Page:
Deposits

Total bank deposits declined over the month by $2.5 million (0.6%) to $426.5 million, after consecutive growth in the last 11 months. This was driven by a $5 million (2.7%) fall in demand deposits outweighing increases in savings and term deposits. The decline in demand deposits was fuelled mainly by a $7.4 million decrease in the demand deposits of businesses. However, total deposits increased over the year by $65.6 million (18.2%), reflecting rises in all categories, mainly demand deposits. This was driven by rises in businesses’ demand deposits over the year.

Interest Rate Spread

The weighted average lending rate fell over the month by 8.4 basis points to 7.94%, whilst the weighted average deposit rate rose by 4.2 basis points to 2.23%. As a result, the weighted average interest rate spread narrowed over the
month from 5.84% in February 2016 to 5.71% in March 2016. The increased competition amongst banks have continued to drive the lower weighted average lending rate underpinned mainly by declines in businesses and other
personal lending rates whilst an increase in term deposit rates offered by banks caused the increase in weighted average deposit rate. In year ended terms, both weighted average deposit and lending rates fell with lending rate decreasing the fastest by 38.2 basis points, resulting in the weighted interest rate spread narrowing by 28.8 basis points.

Broad money

Broad money fell over the month by $4.9 million (1.1%) to $451.6 million, driven mainly by a $14 million (4.2%) decline in net foreign assets. The lower net foreign assets resulted from a $11.2 million (3.4%) decline in the foreign reserves. This offset a $9.1 million (7.2%) increase in net domestic assets. Over the year, broad money rose by $72 million (19%) reflecting rises in both net domestic assets and net foreign assets of $21.7 million (19%) and $50.3 million (18.9%) respectively. Total domestic demand deposits and currency in circulation also increased over the year in line with the rise in broad
money.

Liquidity

Banking system liquidity declined over the month by $12.9 million (7.2%) to $165.0 million driven by a fall in banks’ deposits to the NRBT vault. This coincides with the decline in the foreign reserves, and a $0.8 million (1.8%) increase in the currency in circulation. In year ended terms, banking system liquidity rose by $24.7 million (17.6%), reflecting increases in the banks’ deposits and foreign reserves.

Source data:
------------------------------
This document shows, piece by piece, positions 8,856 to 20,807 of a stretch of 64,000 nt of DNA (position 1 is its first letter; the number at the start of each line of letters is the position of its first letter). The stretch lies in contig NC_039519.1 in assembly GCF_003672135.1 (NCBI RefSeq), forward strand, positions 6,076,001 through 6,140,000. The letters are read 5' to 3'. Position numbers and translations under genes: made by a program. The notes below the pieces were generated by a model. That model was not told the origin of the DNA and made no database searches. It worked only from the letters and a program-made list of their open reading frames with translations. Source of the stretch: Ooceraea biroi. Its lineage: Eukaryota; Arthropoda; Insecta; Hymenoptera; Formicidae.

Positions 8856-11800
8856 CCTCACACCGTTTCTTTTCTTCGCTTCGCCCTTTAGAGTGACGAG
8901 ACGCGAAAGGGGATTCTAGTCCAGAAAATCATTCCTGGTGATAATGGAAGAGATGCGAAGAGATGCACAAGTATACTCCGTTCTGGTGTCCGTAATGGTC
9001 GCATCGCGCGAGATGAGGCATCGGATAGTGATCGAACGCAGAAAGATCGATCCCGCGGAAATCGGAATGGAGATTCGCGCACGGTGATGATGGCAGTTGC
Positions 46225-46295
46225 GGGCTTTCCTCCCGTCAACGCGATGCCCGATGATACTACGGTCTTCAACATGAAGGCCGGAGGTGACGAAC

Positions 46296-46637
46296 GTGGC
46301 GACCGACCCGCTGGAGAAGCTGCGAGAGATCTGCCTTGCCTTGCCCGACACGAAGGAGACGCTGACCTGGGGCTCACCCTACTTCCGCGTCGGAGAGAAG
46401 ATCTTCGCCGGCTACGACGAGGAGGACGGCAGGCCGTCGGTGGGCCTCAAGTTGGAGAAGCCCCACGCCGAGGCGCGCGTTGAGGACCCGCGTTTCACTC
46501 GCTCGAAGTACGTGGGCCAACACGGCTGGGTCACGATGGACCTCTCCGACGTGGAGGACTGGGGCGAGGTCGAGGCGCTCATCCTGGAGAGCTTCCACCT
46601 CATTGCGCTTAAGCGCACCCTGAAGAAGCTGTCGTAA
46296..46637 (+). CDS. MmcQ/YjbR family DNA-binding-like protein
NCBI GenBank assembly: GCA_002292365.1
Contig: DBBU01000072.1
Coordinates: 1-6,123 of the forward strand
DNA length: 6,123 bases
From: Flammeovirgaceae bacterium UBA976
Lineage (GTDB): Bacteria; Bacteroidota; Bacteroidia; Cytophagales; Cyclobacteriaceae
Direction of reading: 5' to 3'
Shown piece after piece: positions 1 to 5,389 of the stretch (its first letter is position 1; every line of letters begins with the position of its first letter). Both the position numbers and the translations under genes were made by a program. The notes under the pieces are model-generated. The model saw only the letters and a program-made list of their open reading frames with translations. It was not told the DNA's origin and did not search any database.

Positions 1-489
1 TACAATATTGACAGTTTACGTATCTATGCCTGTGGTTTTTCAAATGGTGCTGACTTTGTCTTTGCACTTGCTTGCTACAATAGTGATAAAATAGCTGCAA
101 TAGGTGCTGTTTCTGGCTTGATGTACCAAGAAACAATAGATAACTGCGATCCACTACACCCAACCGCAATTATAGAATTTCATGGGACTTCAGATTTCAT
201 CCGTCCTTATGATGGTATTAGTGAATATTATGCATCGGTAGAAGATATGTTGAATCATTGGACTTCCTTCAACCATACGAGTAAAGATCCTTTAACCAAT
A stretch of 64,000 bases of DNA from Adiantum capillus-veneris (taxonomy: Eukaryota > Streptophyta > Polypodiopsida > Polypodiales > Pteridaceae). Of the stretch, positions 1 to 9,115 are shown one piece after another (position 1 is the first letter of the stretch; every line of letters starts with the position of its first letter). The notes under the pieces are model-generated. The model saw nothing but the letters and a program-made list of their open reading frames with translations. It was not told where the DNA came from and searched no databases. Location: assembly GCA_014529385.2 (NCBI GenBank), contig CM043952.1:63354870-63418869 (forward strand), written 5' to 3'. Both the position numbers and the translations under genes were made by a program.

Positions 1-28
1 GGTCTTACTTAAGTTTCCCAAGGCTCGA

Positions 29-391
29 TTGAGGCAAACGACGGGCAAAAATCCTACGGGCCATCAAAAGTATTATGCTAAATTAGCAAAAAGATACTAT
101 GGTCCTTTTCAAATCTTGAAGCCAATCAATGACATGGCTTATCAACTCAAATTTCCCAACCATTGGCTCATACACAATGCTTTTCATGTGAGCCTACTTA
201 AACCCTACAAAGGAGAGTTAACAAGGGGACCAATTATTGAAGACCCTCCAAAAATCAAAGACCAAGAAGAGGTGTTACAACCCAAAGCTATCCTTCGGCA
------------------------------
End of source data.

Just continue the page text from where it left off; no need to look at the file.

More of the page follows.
Outlook

The NRBT is forecasting credit growth to continue and a growth of about 14.4% to be recorded at the end of the 2015/16 and 11% in 2016/17. This is in line with the IMF Article IV’s projection of 15.5% growth for 2015/16 and 10.8% for 2016/17. The banks’ prospects for credit growth remain positive and the NRBT’s projection is supported by improving economic conditions and the annual and one-off events taking place during the next few months.

Broad money is also projected to increase in June 2016 by 13% and 10% in June 2017, supported by the anticipated rise in lending and foreign reserves. This is consistent with the IMF Article IV’s projection for broad money to rise by about 12% and 9% in June 2016 and 2017 respectively.

Measures are being considered to ensure the excess liquidity in the banking system are being well utilised to support economic growth, which is expected to contribute to higher credit growth. The NRBT will continue to promote prudent lending and closely monitor credit growth in light of the impact on the monetary policy targets and financial stability.